Monday, December 4, 2023


RV batteries more important than anything else in the rig? Yup

Steve Savage submitted this article to when he was a Master Certified RV Technician with Mobility RV Service.

Question: I have heard the batteries in my RV are more important than almost everything else in the RV. Why?

Answer: What you have been told is spot on. There is no way I can over-emphasize how important the batteries in your RV are.

The house systems in every RV depend on 12-volt power, and some systems will not work without a good battery (for example some slide-outs), even when plugged into the shoreline. I have found many RVers have a difficult time understanding what components require battery power and which require the RV to be plugged in. It is perhaps easier to say the systems that do not require batteries.

As a rule, anything – other than the entertainment system and the microwave, including any air conditioner with a thermostat on the wall – needs the batteries. That is because the controls all work on 12 volts. When plugged in, the converter can handle most of the 12-volt loads; however, when loads peak the battery comes off the bench and provides the additional power.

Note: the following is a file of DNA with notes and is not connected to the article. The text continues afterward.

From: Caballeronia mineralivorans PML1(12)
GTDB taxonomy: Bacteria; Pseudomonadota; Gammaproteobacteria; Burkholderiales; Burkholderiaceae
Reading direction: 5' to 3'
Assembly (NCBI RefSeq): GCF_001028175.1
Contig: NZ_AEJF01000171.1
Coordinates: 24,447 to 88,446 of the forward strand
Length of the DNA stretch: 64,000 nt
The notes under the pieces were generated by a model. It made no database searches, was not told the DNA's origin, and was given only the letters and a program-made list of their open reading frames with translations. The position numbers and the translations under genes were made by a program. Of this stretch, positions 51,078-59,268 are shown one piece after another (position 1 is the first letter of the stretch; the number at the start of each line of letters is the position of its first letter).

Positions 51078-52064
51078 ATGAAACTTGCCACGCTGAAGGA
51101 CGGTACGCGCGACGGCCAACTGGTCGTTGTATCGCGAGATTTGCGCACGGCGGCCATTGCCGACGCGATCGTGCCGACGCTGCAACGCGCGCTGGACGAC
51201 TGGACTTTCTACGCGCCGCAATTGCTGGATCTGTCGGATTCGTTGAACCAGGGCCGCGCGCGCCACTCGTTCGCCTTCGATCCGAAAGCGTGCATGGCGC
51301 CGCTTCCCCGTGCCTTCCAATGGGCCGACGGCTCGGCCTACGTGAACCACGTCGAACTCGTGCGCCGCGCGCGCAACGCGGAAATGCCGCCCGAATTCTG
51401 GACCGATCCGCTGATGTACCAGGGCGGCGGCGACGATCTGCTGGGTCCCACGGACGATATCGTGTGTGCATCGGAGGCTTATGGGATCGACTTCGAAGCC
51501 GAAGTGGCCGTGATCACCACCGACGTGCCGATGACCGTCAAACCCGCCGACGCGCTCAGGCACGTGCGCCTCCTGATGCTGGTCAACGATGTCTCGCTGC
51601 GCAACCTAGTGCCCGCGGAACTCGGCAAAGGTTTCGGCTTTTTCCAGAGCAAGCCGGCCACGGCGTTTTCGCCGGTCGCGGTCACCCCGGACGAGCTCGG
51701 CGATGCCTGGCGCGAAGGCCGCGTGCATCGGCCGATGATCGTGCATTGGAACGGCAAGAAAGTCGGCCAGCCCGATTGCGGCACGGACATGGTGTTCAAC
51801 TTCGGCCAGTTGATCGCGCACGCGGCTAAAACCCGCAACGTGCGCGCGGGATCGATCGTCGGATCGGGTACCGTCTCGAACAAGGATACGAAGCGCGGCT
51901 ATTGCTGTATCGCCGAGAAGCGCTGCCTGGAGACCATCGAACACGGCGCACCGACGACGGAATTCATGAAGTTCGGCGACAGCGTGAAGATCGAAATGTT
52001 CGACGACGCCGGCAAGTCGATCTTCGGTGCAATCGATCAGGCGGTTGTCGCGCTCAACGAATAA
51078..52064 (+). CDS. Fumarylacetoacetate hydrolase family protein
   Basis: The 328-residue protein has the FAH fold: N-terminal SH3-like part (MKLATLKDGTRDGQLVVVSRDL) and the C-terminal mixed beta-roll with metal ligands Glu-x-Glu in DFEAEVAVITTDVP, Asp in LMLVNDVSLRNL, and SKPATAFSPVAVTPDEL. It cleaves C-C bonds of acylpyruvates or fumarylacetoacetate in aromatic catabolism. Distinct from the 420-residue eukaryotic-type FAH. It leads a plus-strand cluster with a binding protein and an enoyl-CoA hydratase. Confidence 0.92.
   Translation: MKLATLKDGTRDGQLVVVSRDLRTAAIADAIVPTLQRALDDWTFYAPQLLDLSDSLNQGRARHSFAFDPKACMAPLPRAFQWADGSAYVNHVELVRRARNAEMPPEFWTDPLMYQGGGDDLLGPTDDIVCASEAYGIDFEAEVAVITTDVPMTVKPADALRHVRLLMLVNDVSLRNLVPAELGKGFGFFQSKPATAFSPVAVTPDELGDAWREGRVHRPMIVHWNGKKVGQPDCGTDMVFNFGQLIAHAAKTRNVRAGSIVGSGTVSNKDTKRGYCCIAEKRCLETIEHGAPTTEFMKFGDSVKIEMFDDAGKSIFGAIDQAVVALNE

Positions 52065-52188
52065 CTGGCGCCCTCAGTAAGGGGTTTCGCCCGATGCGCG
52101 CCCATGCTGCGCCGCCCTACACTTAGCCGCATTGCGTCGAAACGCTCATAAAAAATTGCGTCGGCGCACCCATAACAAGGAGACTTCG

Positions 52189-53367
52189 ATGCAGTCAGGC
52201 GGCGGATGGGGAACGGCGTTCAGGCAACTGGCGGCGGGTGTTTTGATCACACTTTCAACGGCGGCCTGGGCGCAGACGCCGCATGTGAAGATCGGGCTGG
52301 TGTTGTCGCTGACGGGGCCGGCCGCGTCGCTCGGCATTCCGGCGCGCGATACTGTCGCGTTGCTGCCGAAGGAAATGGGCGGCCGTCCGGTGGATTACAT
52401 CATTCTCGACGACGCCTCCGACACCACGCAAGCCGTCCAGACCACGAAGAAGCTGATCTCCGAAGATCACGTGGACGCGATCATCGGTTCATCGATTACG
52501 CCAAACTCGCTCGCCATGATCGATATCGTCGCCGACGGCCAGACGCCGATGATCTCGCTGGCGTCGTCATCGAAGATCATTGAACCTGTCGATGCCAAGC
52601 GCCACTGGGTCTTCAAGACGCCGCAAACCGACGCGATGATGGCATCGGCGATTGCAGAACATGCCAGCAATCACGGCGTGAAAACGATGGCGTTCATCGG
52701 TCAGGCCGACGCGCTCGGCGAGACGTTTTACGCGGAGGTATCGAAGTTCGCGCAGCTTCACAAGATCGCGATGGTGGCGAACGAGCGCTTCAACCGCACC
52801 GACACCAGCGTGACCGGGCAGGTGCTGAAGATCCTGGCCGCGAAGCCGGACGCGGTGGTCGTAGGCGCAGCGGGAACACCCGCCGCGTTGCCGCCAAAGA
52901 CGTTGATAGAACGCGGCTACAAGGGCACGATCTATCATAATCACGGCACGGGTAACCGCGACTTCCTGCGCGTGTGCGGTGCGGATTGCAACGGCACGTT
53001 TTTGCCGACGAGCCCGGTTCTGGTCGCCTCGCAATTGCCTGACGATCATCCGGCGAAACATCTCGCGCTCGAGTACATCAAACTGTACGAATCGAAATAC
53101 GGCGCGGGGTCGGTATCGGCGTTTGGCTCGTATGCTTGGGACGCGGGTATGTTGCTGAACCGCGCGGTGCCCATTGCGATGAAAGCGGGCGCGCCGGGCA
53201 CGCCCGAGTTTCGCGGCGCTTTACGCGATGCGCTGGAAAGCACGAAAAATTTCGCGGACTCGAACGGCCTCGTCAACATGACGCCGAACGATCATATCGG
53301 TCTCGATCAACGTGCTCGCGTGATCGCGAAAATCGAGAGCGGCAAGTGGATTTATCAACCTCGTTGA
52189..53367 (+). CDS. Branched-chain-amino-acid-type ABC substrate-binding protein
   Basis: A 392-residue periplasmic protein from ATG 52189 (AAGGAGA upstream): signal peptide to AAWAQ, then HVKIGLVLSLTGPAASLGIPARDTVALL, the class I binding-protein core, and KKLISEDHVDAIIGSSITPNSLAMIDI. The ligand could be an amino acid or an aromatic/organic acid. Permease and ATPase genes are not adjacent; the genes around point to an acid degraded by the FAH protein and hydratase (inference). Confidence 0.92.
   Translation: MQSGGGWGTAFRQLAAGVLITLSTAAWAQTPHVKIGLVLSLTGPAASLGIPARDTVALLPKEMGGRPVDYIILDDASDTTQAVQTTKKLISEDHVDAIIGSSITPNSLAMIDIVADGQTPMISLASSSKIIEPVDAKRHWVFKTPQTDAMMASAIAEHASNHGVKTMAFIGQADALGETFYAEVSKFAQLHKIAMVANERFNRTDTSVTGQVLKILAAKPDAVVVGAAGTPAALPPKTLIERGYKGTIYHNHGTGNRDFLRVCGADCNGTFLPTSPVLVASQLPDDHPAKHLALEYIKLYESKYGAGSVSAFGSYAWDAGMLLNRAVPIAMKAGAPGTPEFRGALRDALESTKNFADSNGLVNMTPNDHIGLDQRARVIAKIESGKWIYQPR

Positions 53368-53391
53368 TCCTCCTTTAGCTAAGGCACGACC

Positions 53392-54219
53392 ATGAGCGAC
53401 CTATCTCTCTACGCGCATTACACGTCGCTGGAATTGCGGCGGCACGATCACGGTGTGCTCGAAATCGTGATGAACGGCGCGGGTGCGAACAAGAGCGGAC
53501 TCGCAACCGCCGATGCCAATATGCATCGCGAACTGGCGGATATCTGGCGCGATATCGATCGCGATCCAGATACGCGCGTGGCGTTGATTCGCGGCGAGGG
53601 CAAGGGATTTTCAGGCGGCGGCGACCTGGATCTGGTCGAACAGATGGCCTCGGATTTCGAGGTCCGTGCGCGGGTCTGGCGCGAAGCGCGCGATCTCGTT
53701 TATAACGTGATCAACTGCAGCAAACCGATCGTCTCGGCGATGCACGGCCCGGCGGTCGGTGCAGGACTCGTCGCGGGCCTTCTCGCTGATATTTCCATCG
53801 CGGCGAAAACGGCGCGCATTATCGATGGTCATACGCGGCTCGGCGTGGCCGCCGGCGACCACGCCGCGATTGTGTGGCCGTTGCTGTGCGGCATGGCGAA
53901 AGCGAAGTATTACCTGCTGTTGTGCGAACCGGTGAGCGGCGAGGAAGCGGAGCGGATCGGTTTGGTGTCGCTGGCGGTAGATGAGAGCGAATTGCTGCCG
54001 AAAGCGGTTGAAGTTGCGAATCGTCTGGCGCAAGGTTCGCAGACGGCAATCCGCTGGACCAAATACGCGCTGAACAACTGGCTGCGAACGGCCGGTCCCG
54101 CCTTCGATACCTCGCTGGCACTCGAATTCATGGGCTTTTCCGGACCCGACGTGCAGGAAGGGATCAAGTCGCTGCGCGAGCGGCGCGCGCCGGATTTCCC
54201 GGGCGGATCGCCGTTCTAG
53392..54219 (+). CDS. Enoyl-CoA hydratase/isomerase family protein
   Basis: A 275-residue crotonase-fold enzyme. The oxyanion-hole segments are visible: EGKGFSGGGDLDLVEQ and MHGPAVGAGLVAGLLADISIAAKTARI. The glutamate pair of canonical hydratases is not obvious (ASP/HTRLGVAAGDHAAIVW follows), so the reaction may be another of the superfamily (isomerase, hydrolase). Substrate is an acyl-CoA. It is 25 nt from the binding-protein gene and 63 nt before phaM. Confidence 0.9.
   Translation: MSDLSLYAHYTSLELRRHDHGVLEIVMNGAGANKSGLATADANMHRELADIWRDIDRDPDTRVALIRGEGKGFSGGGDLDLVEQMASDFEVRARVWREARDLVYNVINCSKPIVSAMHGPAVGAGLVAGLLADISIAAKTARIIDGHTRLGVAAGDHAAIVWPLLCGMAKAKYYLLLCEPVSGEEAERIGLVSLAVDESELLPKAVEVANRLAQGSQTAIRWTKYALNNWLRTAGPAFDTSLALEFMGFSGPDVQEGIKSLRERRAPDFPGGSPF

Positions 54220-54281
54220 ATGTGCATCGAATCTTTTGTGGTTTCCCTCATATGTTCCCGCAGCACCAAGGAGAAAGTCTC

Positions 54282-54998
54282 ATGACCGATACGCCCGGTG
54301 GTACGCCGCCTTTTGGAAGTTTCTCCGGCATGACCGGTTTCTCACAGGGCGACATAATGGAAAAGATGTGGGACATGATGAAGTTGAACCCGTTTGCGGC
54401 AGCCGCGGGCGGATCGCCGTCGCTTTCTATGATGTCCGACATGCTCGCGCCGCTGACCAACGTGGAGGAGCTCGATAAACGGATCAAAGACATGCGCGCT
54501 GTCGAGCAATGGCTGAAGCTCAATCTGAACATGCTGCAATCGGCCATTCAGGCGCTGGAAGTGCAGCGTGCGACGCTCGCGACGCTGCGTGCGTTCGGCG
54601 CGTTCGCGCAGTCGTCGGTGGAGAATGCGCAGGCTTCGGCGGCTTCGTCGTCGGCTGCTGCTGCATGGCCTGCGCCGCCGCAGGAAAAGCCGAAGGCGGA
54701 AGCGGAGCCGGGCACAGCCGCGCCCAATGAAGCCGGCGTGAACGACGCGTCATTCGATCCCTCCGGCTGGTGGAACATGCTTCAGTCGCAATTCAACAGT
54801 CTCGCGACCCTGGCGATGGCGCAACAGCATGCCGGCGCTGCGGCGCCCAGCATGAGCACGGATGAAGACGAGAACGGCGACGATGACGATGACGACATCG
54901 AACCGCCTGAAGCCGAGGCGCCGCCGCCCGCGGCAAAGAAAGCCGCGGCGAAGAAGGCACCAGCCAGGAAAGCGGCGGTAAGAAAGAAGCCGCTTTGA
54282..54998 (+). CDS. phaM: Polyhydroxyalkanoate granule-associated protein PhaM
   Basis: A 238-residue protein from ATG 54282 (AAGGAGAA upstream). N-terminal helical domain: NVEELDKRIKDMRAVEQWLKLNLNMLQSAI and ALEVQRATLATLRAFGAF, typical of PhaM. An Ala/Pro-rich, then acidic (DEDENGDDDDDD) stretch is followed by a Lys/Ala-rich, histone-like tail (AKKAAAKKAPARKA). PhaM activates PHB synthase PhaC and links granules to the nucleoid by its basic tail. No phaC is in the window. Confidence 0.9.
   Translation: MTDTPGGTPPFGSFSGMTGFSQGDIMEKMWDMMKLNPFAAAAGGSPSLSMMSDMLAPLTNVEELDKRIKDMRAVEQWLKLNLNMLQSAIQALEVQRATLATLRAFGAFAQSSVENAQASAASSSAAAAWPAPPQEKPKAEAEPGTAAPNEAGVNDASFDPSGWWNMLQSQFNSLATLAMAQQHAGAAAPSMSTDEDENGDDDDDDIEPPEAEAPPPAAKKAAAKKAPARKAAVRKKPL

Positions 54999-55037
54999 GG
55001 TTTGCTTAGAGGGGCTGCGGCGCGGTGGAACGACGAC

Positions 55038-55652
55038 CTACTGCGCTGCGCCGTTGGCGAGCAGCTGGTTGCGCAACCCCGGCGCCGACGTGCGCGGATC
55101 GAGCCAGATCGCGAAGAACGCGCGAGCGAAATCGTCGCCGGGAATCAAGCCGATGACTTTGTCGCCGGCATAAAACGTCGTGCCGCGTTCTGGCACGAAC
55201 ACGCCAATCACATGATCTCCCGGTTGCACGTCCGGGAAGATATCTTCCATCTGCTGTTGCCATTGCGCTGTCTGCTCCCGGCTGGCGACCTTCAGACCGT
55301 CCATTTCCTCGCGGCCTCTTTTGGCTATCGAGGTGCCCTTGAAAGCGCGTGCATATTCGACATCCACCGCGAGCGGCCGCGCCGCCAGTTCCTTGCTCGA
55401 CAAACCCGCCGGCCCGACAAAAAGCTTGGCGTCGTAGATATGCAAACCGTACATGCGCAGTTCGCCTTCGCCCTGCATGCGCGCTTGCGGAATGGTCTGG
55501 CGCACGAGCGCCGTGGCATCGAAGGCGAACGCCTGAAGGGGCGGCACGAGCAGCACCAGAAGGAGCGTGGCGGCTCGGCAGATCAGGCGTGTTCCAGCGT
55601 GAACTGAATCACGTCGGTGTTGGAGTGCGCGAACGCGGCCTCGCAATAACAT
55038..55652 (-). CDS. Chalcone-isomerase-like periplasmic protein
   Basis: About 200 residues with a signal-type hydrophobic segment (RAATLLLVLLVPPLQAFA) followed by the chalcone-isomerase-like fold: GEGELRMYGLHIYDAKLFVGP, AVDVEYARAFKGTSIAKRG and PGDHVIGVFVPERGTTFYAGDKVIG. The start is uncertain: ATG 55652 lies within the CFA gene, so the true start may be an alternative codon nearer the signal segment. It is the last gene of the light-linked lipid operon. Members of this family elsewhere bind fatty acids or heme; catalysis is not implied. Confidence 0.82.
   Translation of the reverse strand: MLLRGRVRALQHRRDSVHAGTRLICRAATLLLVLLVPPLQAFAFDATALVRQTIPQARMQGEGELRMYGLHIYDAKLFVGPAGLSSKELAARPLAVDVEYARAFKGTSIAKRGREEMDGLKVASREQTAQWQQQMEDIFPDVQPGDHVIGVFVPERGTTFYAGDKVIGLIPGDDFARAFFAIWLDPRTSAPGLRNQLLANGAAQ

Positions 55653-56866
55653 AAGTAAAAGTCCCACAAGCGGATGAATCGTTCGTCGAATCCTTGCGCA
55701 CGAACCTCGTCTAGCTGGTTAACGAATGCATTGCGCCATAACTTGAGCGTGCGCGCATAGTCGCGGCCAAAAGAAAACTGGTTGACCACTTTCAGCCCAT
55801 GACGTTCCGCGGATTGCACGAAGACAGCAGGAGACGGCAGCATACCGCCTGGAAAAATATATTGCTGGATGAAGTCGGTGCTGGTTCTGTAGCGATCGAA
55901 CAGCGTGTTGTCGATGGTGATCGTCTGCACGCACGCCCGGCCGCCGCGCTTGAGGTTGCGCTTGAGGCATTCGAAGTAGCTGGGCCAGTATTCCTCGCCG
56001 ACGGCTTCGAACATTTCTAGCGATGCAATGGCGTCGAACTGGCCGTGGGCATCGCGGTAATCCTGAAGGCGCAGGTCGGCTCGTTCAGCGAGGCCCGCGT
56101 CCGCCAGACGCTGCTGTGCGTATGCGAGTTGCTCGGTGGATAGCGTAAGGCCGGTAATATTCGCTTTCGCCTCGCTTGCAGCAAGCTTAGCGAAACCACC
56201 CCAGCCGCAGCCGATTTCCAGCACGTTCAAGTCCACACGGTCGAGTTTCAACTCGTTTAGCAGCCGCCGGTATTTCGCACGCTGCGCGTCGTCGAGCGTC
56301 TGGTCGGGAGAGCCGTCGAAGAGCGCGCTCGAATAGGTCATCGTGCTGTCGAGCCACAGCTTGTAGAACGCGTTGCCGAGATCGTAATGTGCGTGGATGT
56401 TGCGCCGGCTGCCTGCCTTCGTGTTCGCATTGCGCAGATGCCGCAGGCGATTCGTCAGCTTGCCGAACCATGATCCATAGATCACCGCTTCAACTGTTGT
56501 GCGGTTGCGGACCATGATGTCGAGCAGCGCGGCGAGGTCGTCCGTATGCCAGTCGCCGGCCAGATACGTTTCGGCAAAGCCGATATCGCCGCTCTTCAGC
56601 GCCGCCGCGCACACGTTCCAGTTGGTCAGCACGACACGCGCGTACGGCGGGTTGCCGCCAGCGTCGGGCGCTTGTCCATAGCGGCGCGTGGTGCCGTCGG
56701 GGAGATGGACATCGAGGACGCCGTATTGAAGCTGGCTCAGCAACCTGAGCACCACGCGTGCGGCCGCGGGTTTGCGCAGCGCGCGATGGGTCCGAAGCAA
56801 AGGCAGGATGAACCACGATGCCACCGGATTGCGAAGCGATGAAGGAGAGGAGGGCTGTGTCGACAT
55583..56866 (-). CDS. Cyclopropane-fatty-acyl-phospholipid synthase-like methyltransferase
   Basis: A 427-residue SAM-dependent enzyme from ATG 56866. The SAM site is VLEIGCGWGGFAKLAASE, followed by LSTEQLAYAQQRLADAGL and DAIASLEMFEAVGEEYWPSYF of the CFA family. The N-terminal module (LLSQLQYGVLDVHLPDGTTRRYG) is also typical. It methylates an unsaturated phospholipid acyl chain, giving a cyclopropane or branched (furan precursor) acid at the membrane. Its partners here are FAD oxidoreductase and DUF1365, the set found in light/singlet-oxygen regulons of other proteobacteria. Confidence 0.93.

Simply put: When things don’t work, check the batteries and fuses first!


Emily Woodbury
Emily Woodbury
Emily Woodbury is the editor here at She was lucky enough to grow up alongside two traveling parents, one domestically by RV (yep, Chuck Woodbury) and the other for international adventures, and has been lucky to see a great deal of our world (and counting!). She lives near Seattle with her dog and chickens. When she's not cranking out 700+ newsletters for she's hiking, cooking or, well, probably traveling.



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Don Corrigan (@guest_88155)
3 years ago

I don’t know if this has been asked in the past or not. If so, sorry for the repeat. I have been full time RV living for the past two years but felt forced to purchase a sticks and bricks because of this virus. Anyway, my question is i have a fifth wheel that has 2 batteries. My brother in law recommended that i purchase a 30 amp adapter and another adapter to connect to my house plug just to keep the batteries charged. Is this safe? Will this method actually charge my batteries??? I also have a 50 amp surge protector. Thanks for your input!